frank ocean ny times

Frank Ocean doesn’t often grant access for interviews, but with six nominations at the 55th Annual Grammy Awards, which take place this Sunday (Feb. 10), we guess he’s feeling a little more generous. The channel ORANGE crooner allowed The New York Times Magazine to spend time with him in his adopted home of Los Angeles, where he opened up about his frustrations when he first signed to Def Jam—which lead to the free release of his 2011 mixtape, Nostalgia, Ultra—the lengthy, meticulous and somewhat unusual recording process behind his hugely acclaimed debut LP, channel ORANGE, his experiences writing songs and melodies for major label artists early on in his career, and much more. Ocean also revealed his plans to move to Shanghai straight after the Grammys, where he will write “in remote locations for the next two years”—both on music and his first book.

Check out some of the quotes from the interview after the jump…

On Def Jam frustrations:

I don’t know where to begin. I think ultimately the problem with it was that nobody was ready to act on anything, any of the language [of the contract], except the language to keep me in it.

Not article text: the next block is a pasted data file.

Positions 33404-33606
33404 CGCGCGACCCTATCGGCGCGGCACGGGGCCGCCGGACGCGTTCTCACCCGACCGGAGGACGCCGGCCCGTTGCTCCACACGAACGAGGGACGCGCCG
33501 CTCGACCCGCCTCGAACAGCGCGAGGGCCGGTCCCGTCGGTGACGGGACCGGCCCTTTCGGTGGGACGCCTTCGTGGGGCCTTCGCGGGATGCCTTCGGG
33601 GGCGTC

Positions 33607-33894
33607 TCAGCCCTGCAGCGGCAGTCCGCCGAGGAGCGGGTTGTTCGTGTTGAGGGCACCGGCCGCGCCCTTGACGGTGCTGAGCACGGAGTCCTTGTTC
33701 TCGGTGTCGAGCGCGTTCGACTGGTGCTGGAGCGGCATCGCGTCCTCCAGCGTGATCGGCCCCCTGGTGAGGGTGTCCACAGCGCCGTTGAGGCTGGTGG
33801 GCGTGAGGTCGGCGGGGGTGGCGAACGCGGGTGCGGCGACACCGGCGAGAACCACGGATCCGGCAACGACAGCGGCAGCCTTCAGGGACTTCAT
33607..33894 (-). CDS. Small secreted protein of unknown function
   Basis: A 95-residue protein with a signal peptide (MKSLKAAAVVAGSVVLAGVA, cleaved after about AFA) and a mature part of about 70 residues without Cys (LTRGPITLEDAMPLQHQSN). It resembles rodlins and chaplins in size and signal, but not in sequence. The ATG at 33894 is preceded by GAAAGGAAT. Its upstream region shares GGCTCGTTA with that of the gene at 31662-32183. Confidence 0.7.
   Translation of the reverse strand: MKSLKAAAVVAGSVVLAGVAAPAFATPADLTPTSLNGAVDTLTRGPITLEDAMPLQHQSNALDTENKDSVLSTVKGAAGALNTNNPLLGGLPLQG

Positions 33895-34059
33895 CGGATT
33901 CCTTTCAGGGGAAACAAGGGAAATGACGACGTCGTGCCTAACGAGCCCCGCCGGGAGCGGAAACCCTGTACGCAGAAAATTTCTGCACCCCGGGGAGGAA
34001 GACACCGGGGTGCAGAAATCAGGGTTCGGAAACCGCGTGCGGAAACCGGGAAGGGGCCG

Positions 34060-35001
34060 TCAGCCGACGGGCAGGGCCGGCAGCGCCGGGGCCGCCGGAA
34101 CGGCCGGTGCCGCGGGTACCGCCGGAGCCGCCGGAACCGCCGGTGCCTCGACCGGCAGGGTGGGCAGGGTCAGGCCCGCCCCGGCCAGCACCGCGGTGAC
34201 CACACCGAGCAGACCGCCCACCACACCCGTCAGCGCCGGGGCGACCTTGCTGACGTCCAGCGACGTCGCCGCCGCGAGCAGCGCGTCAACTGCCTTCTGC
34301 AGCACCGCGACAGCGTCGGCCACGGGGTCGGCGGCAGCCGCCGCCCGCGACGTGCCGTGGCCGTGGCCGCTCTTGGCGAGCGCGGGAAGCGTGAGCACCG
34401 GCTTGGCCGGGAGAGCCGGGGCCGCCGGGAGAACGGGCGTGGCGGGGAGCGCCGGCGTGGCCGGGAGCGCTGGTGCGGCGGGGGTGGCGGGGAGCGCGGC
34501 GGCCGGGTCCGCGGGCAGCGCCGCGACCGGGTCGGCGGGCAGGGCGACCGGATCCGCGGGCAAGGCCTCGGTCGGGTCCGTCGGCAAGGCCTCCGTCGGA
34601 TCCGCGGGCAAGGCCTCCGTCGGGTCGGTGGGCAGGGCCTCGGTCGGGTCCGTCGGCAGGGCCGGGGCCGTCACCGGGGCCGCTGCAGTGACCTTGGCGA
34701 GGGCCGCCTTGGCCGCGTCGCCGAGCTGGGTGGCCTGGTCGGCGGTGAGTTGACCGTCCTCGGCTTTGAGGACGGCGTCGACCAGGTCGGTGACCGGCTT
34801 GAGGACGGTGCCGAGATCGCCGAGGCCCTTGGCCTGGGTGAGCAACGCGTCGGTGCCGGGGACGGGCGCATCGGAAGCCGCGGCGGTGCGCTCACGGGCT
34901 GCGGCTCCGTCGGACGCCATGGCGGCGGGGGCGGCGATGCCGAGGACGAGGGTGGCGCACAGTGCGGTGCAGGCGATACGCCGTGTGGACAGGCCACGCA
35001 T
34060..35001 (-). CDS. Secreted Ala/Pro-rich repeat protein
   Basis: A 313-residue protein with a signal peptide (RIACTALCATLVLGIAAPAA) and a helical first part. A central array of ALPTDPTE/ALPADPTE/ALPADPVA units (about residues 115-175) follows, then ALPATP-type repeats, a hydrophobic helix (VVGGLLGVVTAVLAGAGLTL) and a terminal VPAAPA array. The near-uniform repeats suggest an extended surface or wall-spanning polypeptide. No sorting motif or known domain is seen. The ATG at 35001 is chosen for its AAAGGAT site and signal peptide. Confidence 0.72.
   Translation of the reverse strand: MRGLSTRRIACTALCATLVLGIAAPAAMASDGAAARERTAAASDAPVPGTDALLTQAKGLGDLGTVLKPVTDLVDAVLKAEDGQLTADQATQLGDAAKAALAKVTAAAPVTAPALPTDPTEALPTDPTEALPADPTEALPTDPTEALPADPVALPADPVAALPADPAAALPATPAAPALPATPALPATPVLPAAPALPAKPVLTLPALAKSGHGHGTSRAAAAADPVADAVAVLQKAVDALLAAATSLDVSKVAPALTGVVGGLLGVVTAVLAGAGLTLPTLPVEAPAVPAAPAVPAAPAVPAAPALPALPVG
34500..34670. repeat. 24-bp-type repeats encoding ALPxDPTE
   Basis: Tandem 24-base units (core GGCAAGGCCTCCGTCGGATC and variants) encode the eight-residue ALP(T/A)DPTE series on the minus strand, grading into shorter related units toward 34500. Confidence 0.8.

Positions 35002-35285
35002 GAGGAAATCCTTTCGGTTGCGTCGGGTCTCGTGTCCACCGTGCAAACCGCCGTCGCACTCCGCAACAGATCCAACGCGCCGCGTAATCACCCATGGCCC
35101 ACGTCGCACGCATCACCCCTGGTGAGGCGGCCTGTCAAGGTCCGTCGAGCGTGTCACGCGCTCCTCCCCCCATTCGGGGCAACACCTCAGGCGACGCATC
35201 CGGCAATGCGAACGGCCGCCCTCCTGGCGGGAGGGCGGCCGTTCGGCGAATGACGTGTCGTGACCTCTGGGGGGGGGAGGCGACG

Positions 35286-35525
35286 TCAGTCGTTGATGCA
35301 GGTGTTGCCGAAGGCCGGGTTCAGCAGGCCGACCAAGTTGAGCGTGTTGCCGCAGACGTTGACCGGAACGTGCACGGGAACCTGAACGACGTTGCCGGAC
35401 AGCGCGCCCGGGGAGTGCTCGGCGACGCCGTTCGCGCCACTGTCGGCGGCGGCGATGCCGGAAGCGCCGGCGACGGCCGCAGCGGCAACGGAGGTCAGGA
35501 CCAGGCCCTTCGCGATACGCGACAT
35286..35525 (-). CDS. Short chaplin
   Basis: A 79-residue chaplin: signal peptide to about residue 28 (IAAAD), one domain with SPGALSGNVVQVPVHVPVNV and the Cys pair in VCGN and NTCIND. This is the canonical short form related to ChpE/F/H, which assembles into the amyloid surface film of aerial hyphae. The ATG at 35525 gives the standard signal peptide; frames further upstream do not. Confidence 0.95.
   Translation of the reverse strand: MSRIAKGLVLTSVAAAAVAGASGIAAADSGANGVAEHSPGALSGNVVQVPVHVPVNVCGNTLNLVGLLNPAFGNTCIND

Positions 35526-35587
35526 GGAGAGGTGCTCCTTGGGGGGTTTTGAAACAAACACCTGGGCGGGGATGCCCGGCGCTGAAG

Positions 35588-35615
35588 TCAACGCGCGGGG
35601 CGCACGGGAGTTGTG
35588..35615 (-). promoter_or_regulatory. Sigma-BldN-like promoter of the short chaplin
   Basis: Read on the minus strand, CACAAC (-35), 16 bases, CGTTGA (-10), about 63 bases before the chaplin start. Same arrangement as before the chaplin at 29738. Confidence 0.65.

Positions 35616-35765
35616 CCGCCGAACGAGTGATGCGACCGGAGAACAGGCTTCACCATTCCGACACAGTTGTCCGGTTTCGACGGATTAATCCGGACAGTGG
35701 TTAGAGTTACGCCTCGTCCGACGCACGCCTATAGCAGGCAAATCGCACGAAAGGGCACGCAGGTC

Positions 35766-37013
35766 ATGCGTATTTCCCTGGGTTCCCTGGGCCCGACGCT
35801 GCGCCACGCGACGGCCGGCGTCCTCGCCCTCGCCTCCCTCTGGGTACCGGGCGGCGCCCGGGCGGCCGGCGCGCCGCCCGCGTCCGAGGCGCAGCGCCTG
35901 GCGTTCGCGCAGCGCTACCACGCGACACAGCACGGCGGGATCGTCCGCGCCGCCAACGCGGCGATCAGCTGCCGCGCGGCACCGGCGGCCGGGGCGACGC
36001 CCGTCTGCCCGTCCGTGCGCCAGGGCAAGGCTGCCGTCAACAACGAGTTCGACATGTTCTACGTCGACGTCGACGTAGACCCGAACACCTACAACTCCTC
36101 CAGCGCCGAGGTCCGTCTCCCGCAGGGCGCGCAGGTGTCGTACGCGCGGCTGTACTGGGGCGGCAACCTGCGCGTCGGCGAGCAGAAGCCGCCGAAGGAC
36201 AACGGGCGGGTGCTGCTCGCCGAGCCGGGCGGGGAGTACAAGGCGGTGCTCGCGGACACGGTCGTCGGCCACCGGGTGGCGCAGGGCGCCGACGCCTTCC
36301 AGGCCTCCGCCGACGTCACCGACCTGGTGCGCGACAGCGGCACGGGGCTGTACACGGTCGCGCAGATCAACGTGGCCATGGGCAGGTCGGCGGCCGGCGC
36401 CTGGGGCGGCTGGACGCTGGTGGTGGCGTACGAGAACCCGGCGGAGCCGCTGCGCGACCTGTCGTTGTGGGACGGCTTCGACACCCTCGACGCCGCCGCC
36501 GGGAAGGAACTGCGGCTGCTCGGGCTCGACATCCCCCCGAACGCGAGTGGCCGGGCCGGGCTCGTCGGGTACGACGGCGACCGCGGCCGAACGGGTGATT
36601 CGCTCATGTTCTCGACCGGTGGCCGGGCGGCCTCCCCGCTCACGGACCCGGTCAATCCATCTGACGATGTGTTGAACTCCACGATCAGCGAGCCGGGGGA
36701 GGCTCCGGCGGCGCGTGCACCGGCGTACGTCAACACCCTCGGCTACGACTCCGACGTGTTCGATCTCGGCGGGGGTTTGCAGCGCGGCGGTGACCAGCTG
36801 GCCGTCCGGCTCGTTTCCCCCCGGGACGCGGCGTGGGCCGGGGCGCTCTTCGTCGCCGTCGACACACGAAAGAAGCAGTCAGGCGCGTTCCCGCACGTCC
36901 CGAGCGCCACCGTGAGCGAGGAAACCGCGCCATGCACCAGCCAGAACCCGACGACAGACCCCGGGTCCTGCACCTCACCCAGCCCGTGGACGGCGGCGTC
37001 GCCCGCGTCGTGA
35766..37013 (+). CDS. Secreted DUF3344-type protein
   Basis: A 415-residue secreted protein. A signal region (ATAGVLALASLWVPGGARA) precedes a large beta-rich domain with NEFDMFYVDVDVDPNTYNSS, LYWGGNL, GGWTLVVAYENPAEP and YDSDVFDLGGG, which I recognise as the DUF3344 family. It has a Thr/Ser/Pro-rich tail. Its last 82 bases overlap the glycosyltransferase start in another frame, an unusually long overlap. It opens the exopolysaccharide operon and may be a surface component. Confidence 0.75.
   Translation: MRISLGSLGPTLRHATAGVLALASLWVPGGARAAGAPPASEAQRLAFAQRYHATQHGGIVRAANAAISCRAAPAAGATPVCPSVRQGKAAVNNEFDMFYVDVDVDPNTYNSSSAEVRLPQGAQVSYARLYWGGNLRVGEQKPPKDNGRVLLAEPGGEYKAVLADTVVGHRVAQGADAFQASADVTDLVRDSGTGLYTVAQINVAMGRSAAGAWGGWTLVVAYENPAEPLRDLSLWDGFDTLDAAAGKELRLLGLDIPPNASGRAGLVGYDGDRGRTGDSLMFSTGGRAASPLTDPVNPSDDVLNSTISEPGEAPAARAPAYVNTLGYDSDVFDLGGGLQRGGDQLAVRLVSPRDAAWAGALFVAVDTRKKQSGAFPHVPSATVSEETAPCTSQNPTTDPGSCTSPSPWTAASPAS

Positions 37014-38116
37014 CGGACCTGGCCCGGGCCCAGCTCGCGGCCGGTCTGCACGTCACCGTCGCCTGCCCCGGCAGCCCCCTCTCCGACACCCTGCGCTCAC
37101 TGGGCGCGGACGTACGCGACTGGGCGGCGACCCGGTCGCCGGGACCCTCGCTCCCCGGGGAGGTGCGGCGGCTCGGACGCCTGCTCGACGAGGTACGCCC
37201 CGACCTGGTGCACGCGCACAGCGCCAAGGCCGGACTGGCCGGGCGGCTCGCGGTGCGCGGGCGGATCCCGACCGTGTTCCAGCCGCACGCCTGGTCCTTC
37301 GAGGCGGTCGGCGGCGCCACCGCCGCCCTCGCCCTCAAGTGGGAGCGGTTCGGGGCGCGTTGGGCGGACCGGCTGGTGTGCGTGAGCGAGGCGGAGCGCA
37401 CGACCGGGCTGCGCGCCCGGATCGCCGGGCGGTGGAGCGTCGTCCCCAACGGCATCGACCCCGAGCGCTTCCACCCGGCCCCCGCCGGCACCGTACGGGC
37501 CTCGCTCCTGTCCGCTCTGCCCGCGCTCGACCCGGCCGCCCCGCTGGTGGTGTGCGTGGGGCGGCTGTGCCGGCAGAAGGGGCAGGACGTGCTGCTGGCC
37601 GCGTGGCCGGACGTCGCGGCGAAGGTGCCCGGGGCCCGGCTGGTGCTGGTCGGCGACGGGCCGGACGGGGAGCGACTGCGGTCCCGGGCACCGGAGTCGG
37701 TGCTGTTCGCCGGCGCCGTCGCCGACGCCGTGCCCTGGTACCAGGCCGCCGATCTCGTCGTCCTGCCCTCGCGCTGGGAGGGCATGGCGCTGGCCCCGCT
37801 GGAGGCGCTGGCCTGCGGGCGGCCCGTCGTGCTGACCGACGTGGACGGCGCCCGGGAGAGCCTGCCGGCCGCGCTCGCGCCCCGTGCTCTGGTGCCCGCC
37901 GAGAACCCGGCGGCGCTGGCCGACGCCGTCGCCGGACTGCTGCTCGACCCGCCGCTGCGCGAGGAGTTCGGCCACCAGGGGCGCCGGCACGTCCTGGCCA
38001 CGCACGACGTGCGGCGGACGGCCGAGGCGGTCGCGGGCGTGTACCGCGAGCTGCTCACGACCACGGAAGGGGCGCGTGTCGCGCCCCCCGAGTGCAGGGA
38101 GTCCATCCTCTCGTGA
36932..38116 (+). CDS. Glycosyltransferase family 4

On writing for other artists:

I had a problem listening to anybody. I had a problem listening to A.-and-R.’s telling me how a song was supposed to sound, or what this artist’s vibe was.

On recording channel ORANGE:

Even though [the tracks] were all sketches, there was so much comfort, because I heard in my head how it was going to sound. Now all I’ve got to do is finish it.

On the importance of image:

I have no delusions about my likability, in every scenario. I know that in order to get things done the way you want them, oftentimes your position will be unpopular… That’s why image is so important. That’s why you’ve got to practice brevity when you do interviews like this. I could try to make myself likable to you so you could write a piece that keeps my image in good standing, because I’m still selling this, or I could just say, ‘My art speaks for itself.’

On the power of intangible concepts:

We’re talking about substances­, but we forget how intoxicating things that aren’t tangible, things that aren’t chemical substances, are. You forget about it. I’m saying, you know, love. Power. Money, which is power. Freedom. Honesty. Because that explicit truth I was talking about probably had the same effect [on me] as heroin does on some people.

On finding inspiration:

I don’t worry about where [the inspiration] will come from. I think even with [my depression] cured, there’s still so much to pull from. I know people like to say that. You know, ‘It’s a gift and a curse.’ It’s not a gift. I don’t believe that. I believe it’s just pain. The gift would be the gift whether I went through it or not. We’d just be having a different conversation.

Read the full story here.

Photo credit: Ryan McGinley for The New York Times

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